North Shore Bell's Trailhead to River Bend Ghost camp and back

Garden Spider
Saw quite a few of these spiders at various places while on today's hike.
User: MikeHikes - 8/17/2019

Location: San Angelo State Park

Rating: 4stars
Difficulty: 1star  Solitude: 4point5stars
Miles Hiked: 7.20 Miles  Elapsed Time: 3 hours, 30 minutes

Comments:

Out -      Bell's Trailhead > DInosaur Trail > Dinosaur Tracks Viewing Area > Dinosaur Trail > Lower Big Hill > North Scenic Loop > service road (W) 50 meters > Badlands > River Bend > service road         4.7 miles

Return -  Service road (ENE) > Lower Ghost Camp Trail > River Bend Ghost Camp > Lower Ghost Camp > South SLick Rock > Trailhead to Trailhead (N) (service road) > Shady Trail > Bell's Trailhead                2.5 miles

Temps started at 79 and ended at 96, sunny, light and steady wind.

All trails were dry, easy to traverse and had been groomed fairly recently.  The only animals seen today were the longhorns; there were some birds out but they were not abundant.  The one creature we saw the most of, were spiders - specifically, Garden Spiders!  It seemed every minute or two, we saw another spider either in it's web or on a plant close to the trail.  Grasshoppers were also evident; these were "normal" grasshoppers, the larger ones we saw only a time or two.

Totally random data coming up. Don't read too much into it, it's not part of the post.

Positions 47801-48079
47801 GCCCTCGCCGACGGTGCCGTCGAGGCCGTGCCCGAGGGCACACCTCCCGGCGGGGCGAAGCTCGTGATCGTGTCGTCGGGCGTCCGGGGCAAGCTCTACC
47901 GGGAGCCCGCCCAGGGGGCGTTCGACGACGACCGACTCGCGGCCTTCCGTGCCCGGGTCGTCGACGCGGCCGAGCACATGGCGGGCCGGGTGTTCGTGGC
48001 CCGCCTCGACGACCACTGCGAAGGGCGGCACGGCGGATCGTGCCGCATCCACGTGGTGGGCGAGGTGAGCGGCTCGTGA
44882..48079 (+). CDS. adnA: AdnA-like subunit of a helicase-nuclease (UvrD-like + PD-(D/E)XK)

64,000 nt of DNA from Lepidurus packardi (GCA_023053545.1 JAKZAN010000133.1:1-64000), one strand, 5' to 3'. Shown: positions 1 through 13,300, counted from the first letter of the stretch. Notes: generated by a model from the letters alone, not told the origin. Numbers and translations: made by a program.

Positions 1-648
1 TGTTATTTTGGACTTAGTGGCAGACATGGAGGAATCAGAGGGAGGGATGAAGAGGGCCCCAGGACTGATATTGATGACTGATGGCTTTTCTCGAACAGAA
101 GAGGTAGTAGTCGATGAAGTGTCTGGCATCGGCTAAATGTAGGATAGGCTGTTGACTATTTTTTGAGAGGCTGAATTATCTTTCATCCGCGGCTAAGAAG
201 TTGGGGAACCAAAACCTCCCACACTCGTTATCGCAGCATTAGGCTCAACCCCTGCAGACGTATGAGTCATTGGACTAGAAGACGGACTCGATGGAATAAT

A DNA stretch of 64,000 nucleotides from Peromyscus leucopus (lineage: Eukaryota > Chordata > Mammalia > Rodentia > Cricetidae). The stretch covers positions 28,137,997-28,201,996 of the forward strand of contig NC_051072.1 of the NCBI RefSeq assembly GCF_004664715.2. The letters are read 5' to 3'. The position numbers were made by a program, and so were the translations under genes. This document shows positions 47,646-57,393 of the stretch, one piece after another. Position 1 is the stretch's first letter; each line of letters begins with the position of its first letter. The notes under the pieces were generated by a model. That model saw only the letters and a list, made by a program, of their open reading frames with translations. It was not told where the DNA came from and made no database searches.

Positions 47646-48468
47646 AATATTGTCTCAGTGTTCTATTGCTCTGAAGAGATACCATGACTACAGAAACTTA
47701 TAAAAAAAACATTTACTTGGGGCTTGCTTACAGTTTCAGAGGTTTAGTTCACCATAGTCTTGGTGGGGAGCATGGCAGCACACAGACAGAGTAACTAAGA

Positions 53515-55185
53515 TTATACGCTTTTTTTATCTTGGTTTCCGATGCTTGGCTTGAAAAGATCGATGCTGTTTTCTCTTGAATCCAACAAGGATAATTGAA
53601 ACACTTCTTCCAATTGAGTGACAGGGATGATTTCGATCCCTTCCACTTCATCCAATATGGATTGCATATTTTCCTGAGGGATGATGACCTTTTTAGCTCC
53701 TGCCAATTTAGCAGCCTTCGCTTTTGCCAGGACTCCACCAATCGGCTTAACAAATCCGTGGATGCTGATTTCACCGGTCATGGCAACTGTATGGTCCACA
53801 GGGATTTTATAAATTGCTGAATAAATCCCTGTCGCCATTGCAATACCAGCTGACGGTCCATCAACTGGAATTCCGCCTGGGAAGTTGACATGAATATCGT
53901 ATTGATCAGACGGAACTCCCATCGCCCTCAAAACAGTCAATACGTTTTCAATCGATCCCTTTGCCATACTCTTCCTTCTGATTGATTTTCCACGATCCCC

We had the trails to ourselves with the exception of seeing a few mountain bikers and a pair of equestrians. 

NOTES

Water and info kiosk available at Bell's Trailhead; water is located at various campsites near the trailhead.

Water, shade and info kiosk available at Dinosaur Tracks Viewing Area.

Water, shade, info kiosks and dry toilets available at the River Bend Ghost Camp area.  IMPORTANT - although water is available, when I tried it, the water had a noticeable "swampy" smell and taste. 

 



Log Photos
Garden Spider
Area around San Angelo State Park
Recommended Item
Recommended Item Official Guide to Texas State Parks and Historic Sites: New Edition
Laurence Parent
List Price: $27.95 Your price: $19.39 Buy Now
Since it was first published in 1996, Official Guide to Texas State Parks and Historic Sites has become Texans’ one-stop source for information on great places to camp, fish, hike, backpack, swim, ride horseback, go rock climbing, view scenic landscapes, tour historical sites, and enjoy almost any other outdoor recreation.